Soaring bitcoin and cryptocurrency prices this year, making crypto a more-than-$1 trillion market, have attracted a wave of cyber criminals.
Bitcoin-demanding ransomware attacks and social media-based crypto scams have become commonplace as a sudden influx of new users pour billions of dollars into digital assets (subscribe now to Forbes‘ CryptoAsset & Blockchain Advisor to get ahead of the market).
Now, the Federal Bureau of Investigation (FBI) has warned bitcoin and cryptocurrency buyers, exchanges and payment platforms over the growing threat of criminals looking to steal bitcoin and crypto-assets.
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The FBI alert, first reported by Bleeping Computer, cautions users to be aware of attacks using technical support fraud, phone sim swapping, and identity theft.
Sim swapping, when the attacker requests a carrier transfer a phone number to a new sim card giving them access to incoming SMS messages and calls, has exploded in popularity in recent years, prompting a warning from the FBI in 2019 and guidance from the Federal Trade Commission.
The increase in criminals targetting those holding bitcoin and digital currencies comes after the bitcoin price surged to around $65,000 per bitcoin in April, up from around $10,000 last year, before crashing back. Bitcoin is currently trading at around $32,000. Other smaller cryptocurrencies, such as ethereum and the meme-based dogecoin, have seen even bigger price increases.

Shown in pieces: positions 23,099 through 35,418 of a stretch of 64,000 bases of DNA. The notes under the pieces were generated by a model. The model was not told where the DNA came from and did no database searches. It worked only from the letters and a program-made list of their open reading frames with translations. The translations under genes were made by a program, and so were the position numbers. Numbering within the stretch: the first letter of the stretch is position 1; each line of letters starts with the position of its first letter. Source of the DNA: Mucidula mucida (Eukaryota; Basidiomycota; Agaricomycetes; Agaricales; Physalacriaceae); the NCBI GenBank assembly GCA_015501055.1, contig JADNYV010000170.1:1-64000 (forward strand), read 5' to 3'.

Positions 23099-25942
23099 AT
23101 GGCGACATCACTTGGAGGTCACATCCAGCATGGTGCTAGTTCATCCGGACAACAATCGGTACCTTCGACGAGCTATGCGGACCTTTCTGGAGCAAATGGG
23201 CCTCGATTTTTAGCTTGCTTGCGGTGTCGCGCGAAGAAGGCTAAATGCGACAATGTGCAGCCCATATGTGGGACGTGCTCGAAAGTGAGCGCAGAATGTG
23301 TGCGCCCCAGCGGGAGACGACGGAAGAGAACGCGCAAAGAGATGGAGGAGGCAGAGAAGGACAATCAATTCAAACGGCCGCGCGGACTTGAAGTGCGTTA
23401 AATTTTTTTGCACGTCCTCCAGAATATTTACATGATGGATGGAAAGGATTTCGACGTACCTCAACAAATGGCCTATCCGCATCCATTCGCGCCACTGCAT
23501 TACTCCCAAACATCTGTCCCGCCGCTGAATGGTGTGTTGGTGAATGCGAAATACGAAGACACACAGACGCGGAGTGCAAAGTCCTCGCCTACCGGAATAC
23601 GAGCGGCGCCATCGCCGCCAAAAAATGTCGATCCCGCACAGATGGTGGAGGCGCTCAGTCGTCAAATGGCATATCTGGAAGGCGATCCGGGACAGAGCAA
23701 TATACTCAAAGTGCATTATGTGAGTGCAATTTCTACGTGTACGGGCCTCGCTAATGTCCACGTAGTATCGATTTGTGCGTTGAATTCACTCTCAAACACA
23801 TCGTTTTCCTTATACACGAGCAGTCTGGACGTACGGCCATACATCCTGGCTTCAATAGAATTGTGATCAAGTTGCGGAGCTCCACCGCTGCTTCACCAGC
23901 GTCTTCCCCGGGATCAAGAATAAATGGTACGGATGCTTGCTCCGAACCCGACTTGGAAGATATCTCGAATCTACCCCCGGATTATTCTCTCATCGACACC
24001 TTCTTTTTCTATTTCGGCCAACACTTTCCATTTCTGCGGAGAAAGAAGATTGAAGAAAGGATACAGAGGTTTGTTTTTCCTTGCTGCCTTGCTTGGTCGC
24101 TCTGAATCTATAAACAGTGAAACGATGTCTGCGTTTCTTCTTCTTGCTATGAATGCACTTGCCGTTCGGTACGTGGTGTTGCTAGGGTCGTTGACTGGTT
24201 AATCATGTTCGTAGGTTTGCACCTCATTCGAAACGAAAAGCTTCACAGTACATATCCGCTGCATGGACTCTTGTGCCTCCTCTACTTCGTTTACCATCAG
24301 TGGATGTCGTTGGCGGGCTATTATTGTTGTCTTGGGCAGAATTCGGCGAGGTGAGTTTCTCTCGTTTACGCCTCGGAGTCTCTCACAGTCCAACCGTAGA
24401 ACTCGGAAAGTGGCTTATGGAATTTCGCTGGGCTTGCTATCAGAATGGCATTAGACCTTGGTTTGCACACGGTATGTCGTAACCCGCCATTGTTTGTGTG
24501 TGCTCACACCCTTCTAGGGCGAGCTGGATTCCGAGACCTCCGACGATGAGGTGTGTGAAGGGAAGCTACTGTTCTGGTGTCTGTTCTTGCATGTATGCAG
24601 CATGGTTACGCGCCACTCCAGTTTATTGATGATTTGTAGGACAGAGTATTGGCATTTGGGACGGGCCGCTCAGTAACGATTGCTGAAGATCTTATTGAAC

“Cybercriminals are targeting cryptocurrency users, exchanges, and third-party payment platforms in the virtual asset industry, resulting in large amounts of financial loss to victims,” the FBI alert, issued via a system for distributing sensitive information to selected groups and individuals called the Traffic Light Protocol, reportedly read.
Once the stolen cryptocurrency has been transferred to attacker-controlled accounts it can be hard for law enforcement to recover it, the FBI warned.
The FBI advised financial and crypto companies to check the origin of emails and keep an eye on recently created accounts while those buying bitcoin and cryptocurrencies were encouraged to use multi-factor authentication—meaning they must have access to at least two devices or accounts linked to the platform—avoid download requests, remote access applications and any unofficial company communication channels.
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The warning comes after the FBI seized around $4 million in bitcoin paid to the Colonial Pipeline ransomware attackers last month, though it remains unclear exactly how the FBI retrieved the funds.
Elsewhere, police in the U.K. this week announced they’d seized nearly $250 million worth of bitcoin as part of an investigation into money laundering.
“While cash still remains king in the criminal world, as digital platforms develop we’re increasingly seeing organized criminals using cryptocurrency to launder their dirty money,” the Metropolitan police’s deputy assistant commissioner, Graham McNulty, said in a statement.